This is not a duplicate of this challenge.

Here by an array, I mean a nested list that is "not ragged", i.e., it is either a list of elements, or a list of arrays of the same shape. For example, this is an array of shape (2,3):

[[1, 2, 3], [4, 5, 6]]

The depth (or rank) of an array is the length of its shape. The depth of the array above is 2.

But we can see every ragged-list as an array, where every element of the array is a either an atom (e.g., an integer) or a ragged-list. For example, the following ragged-list can be seen as an array of shape (2,3):

[[1, 2, [3]], [4, [5], [6, [7]]]]

The six elements of this array are 1, 2, [3], 4, [5], [6, [7]]. As an array, its depth is 2.

So we can define the array depth of a ragged list to be its maximum depth as an array.

Or more formally:

  • If a ragged list has length \$a\$, we say it is an array of shape \$(a)\$.
  • If every element of a ragged list is an array of shape \$(a_1,\dots,a_n)\$, and the length of the ragged list is \$a_0\$, then we say it is an array of shape \$(a_0,a_1,\dots,a_n)\$. (So it is also an array of shape \$(a_0,a_1,\dots,a_{n-1})\$.)
  • The array depth of a ragged list is the maximum length of its shape when we see it as an array.


Given a non-empty ragged list of positive integers, output its array depth. You may assume that the input does not contain any empty list.

This is , so the shortest code in bytes wins.


[1] -> 1
[1, 2, 3] -> 1
[[1, 2, 3]] -> 2
[3, [3, [3], 3], 3] -> 1
[[[[1], 2], [3, [4]]]] -> 3
[[1, 2, 3], [4, 5, 6]] -> 2
[[1, 2, [3]], [4, [5], [6, [7]]]] -> 2
[[1, 2], [3, 4, 5], [6, 7, 8, 9]] -> 1
[[[1, 2]], [[3, 4], [5, 6]]] -> 1
[[1, [2]], [[[3]], [[[4]]]]] -> 2
[[[1], [2]], [[3, 4], [5, 6]]] -> 2
[[[[[[[3]]]]]]] -> 7
  • 3
    \$\begingroup\$ It's not totally clear to me what how depth is being defined. I have an intuition based on the examples but a more formal explanation might be helpful. Alternatively, a breakdown of why the answer for [3, [3, [3], 3], 3] is 1, rather than 2 or 3, might also be good. \$\endgroup\$
    – Jonah
    Commented Jan 17, 2022 at 2:21
  • 1
    \$\begingroup\$ @Jonah Added a more formal explanation. I'm not sure if it is clear now. \$\endgroup\$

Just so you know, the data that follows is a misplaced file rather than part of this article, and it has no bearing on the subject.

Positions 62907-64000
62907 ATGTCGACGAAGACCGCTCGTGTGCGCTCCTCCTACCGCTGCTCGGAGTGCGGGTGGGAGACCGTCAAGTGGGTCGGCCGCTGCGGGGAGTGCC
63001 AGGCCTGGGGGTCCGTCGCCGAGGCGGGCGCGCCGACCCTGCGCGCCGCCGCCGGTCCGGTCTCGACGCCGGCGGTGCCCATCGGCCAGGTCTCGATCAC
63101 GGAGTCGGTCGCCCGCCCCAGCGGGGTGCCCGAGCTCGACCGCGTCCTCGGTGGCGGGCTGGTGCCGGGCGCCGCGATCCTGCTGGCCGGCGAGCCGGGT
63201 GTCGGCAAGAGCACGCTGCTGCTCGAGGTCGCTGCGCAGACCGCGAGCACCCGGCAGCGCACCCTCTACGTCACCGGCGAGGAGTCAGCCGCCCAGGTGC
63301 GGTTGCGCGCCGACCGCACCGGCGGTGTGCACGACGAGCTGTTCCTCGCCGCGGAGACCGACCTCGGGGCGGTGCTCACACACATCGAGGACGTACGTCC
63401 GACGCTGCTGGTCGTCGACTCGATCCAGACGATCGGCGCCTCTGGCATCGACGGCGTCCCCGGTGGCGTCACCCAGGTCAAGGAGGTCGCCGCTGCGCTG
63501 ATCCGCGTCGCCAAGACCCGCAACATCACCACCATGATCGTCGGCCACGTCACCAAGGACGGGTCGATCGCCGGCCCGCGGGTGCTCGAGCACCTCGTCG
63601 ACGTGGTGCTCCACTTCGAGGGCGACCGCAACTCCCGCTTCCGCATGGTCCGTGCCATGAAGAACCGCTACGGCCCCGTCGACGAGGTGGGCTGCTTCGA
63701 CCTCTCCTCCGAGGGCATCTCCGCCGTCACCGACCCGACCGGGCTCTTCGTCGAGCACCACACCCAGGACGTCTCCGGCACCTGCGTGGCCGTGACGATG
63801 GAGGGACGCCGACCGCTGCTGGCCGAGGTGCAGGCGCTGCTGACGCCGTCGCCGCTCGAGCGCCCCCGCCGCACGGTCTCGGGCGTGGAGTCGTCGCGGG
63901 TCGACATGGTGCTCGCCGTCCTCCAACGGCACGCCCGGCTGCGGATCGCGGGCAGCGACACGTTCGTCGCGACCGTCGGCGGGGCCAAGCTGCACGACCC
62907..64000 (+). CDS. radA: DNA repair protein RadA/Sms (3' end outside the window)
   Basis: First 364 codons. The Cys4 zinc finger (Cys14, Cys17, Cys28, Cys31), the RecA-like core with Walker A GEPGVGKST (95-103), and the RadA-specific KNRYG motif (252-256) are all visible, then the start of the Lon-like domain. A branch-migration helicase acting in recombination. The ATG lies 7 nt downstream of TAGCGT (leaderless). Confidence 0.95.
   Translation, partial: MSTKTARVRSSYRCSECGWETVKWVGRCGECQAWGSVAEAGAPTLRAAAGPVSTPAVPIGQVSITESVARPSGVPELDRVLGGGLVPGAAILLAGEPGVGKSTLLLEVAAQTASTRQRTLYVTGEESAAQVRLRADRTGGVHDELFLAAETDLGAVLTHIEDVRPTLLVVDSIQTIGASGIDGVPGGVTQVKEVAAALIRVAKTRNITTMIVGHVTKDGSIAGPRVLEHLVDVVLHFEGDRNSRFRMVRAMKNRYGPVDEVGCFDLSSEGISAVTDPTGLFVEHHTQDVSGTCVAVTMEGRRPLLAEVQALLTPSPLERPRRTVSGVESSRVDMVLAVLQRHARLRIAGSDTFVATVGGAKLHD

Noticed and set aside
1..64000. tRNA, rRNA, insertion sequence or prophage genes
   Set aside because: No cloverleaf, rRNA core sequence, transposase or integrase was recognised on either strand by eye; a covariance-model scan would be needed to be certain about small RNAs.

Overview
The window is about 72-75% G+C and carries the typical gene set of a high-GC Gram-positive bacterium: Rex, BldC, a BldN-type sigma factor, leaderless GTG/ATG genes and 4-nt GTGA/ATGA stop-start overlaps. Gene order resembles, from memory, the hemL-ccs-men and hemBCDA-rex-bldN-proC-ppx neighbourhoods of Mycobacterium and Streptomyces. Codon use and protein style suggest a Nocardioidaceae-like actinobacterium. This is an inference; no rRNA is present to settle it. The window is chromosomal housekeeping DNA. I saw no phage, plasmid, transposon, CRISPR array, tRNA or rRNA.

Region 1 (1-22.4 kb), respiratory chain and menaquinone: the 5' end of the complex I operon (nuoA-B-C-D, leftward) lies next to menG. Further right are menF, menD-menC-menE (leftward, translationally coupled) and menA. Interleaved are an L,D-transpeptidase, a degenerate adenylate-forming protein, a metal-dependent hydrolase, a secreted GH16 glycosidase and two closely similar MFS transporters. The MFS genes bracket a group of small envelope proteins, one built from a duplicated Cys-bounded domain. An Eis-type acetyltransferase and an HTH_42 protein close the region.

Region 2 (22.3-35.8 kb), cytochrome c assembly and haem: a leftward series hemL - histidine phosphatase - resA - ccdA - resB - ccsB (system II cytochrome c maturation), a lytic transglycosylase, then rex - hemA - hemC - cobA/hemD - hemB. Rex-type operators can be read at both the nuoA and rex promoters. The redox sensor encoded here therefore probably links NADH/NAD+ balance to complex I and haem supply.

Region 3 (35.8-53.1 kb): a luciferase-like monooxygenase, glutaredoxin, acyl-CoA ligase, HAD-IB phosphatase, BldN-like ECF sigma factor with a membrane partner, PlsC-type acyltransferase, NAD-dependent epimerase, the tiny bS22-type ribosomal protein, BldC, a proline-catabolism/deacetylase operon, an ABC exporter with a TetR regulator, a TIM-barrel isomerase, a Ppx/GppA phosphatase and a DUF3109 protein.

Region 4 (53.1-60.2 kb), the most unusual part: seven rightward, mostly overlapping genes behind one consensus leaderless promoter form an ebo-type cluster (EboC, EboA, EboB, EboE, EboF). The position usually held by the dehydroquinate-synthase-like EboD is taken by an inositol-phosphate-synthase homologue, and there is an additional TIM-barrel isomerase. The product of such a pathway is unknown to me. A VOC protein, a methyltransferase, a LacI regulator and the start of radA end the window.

– alephalpha
    Commented Jan 17, 2022 at 2:49
  • \$\begingroup\$ Added a testcase [[[1], [2]], [[3, 4], [5, 6]]] -> 2. \$\endgroup\$
    – alephalpha
    Commented Jan 17, 2022 at 6:54
  • \$\begingroup\$ May input contains empty list somewhere nested? For example, [[], [], []]. If it can, what is expected output for this testcase? \$\endgroup\$
    – tsh
    Commented Jan 17, 2022 at 9:32
  • \$\begingroup\$ @tsh No. It would not contain empty list on any level. \$\endgroup\$
    – alephalpha
    Commented Jan 17, 2022 at 9:36

10 Answers 10


JavaScript (ES6), 54 bytes


A quite simple approach: check if all elements are the same length, increment a counter if they are and repeat with the list flattened by one level, then return the counter.

-3 bytes thanks to tsh. -1 more thanks to l4m2.


console.log(f([[[[[[3, []]]]]]]))
console.log(f([[1, 2], [3, 4, 5], [6, 7, 8, 9]]))
console.log(f([[[1, 2]], [[3, 4], [5, 6]]]))

  • 3
    \$\begingroup\$ f=a=>a.some(n=>++n.length!=a[0].length)?1:f(a.flat())+1 \$\endgroup\$
    – tsh
    Commented Jan 17, 2022 at 2:14
  • \$\begingroup\$ Why not +n.length? \$\endgroup\$
    – l4m2
    Commented Jan 19, 2022 at 5:22
  • \$\begingroup\$ @l4m2 Nice, thanks! \$\endgroup\$
    – emanresu A
    Commented Jan 19, 2022 at 5:40

Python/NumPy, 23 bytes

Thx @pxeger for clarifying the legalese.

from numpy import*

Attempt This Online!

Not entirely legal Python/NumPy 22 bytes

from numpy import ndim

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Builtin (in case you haven't noticed).

  • \$\begingroup\$ Can't you go from numpy import*? \$\endgroup\$
    – emanresu A
    Commented Jan 17, 2022 at 7:49
  • \$\begingroup\$ @emanresuA I thought I should mention the function name somewhere. But I don't really know. \$\endgroup\$
    – loopy walt
    Commented Jan 17, 2022 at 7:55
  • \$\begingroup\$ I don't see any real difference as they perform almost the exact same function, but your choice \$\endgroup\$
    – emanresu A
    Commented Jan 17, 2022 at 7:56
  • 2
    \$\begingroup\$ @emanresuA I found this on meta: codegolf.meta.stackexchange.com/q/8287/9288 \$\endgroup\$
    – alephalpha
    Commented Jan 17, 2022 at 8:25
  • 2
    \$\begingroup\$ I'm pretty sure this should be scored as from numpy import*;ndim \$\endgroup\$
    – pxeger
    Commented Jan 17, 2022 at 12:04

Haskell + hgl, 22 bytes

l<itr(K**l$rH lp)<pM[]

Takes input as a free monad of lists (Free List a).